High quality. Extra high quality. High grade. Extra high grade. Super high grade. Premium Grade. Only one item in the videomakers arsenal can claim such a bewildering range of superlatives in such a seemingly banal product: blank tape.

Listening to the marketing hype can give you the idea youre choosing from varying levels of greatness–which is, of course, not always the case. Nonetheless, the blank videotape industry continues to offer new and innovative solutions for videomakers, with advances in technology providing a better product year after year.

To give you a better idea of whats currently on the market, we’ll run down a few manufacturers’ tape product lines. We’ll also take a quick look at what’s new on the professional market as we try to sidestep the technical jargon.

When you finish reading this, you’ll be better able to make an informed purchase and to pick the grade of tape that will fit your application. Maybe you’ll also be able to save a buck or two along the way.

It’s Only Money

Prices vary widely on consumer tapes. They differ almost as much as grade names of the tapes themselves. Even though youll probably never pay the manufacturers’ suggested retail prices for tape, we will use those prices here for the sake of continuity. Unless otherwise noted, the prices given in this article are suggested retail prices for 120-minute VHS and 8mm tapes or for 30-minute VHS-C tapes. Also, its good to bear in mind that street prices are often 25 to 40 percent lower than suggested retail prices.

Packaging differences account for wide price swings. Three or four tapes bundled together usually result in a substantial savings. If you do not buy in quantity, at least check out the special package prices. Also, you’ll save money by checking prices of the tape you want in at least three types of stores.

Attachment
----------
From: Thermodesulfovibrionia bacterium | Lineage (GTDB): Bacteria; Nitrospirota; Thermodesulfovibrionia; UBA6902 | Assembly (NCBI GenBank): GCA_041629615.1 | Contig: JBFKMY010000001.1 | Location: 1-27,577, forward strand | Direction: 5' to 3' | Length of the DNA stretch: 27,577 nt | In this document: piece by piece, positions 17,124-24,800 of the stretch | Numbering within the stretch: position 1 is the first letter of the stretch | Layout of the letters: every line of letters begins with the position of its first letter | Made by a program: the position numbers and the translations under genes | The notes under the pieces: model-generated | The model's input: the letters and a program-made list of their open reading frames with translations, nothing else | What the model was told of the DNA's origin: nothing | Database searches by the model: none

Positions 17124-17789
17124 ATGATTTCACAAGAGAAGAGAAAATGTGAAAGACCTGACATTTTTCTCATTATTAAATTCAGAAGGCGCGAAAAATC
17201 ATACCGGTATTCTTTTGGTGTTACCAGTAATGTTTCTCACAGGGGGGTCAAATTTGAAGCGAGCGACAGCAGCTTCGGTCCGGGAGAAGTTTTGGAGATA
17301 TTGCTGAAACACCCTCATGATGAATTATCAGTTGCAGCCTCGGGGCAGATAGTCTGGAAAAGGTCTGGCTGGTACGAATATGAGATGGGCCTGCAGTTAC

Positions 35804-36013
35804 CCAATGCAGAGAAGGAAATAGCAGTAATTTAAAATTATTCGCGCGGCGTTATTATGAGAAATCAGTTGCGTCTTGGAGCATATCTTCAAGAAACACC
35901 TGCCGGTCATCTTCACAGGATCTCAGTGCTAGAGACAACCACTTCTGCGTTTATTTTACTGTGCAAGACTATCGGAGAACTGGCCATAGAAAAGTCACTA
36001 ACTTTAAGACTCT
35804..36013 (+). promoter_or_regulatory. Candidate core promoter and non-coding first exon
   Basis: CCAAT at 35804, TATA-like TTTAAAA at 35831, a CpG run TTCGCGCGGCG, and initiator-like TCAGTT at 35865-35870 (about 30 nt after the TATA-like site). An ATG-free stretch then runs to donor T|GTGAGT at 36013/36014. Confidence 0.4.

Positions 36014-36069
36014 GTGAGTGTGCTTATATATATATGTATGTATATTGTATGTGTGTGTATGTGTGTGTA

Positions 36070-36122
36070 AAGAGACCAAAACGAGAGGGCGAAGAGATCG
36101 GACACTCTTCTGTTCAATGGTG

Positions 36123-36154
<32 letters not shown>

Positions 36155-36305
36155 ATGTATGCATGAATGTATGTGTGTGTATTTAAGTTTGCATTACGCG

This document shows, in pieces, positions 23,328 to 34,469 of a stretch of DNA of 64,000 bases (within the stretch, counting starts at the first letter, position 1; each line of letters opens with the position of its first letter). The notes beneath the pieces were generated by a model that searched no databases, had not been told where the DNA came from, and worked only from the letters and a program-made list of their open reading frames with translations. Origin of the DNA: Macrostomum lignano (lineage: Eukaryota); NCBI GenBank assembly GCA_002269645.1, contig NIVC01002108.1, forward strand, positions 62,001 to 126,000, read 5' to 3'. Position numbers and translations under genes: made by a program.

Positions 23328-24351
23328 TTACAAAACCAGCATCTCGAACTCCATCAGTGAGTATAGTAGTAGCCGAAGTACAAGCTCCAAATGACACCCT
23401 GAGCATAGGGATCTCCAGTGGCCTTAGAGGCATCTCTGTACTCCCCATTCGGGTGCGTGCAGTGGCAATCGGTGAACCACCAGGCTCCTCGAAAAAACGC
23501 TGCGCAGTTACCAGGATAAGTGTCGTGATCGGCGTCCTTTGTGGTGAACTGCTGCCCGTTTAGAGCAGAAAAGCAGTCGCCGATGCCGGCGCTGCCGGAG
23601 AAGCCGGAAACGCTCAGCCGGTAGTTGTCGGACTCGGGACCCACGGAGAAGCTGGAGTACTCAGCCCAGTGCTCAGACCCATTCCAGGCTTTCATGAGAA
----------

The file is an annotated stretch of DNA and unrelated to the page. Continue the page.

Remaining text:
Check industrial suppliers’ bulk tape prices, too. They carry almost any length tape you could want, in varying grades.

Almost everyone agrees with the simple logic of using better tape and arguments against this advice are not easy to come by. But its sometimes difficult to notice the difference between images shot on high- or standard-grade tape. Why, then, spend the extra money?

Maxell Corporation’s guidelines for videotape use suggest choosing a high-grade tape for long-playing (LP) recording because these tapes “pack more recording particles in the same space, making for better images at slower recording speeds.” Use a tape that “matches your equipment’s capabilities,” says Peter Brinkman, Maxell’s national marketing manager for Audio/Video Products. “Don’t skimp on quality.”

Its also true that higher-grade tapes will better withstand the test of time than their cheaper brethren. Its a sad fact of life that analog videotapes have a maximum life span of under ten years, and using cheaper tape will greatly reduce the amount of time youll have to enjoy your cherished videos.

The Right Mix

Pros understand that their clients’ needs and goals are the first step on the road to choosing the best tape for the assignment. What is the shoot? Where will it take place? How is the lighting? What is the audio program? Which of these is most important?

Ask yourself the same questions before you rush to the store to pick up a tape for your next project. If you are trying to do a family history, capture a child’s birthday party or record your next vacation, you’ll plan out your project before you know what equipment youll need. Think of your tape as highly specialized equipment and buy accordingly.

Say you will be shooting a church christening of a friend’s child. Before you choose a tape, consider the following questions: what is the shoot? A short christening. Where will it take place? Inside the old church. What is the lighting? Very dark inside. What is the audio? A lavalier mike on the minister. Which of these is most important? If it’s taking good video of the baby in the dark church, the choice of tape on this shoot is clear.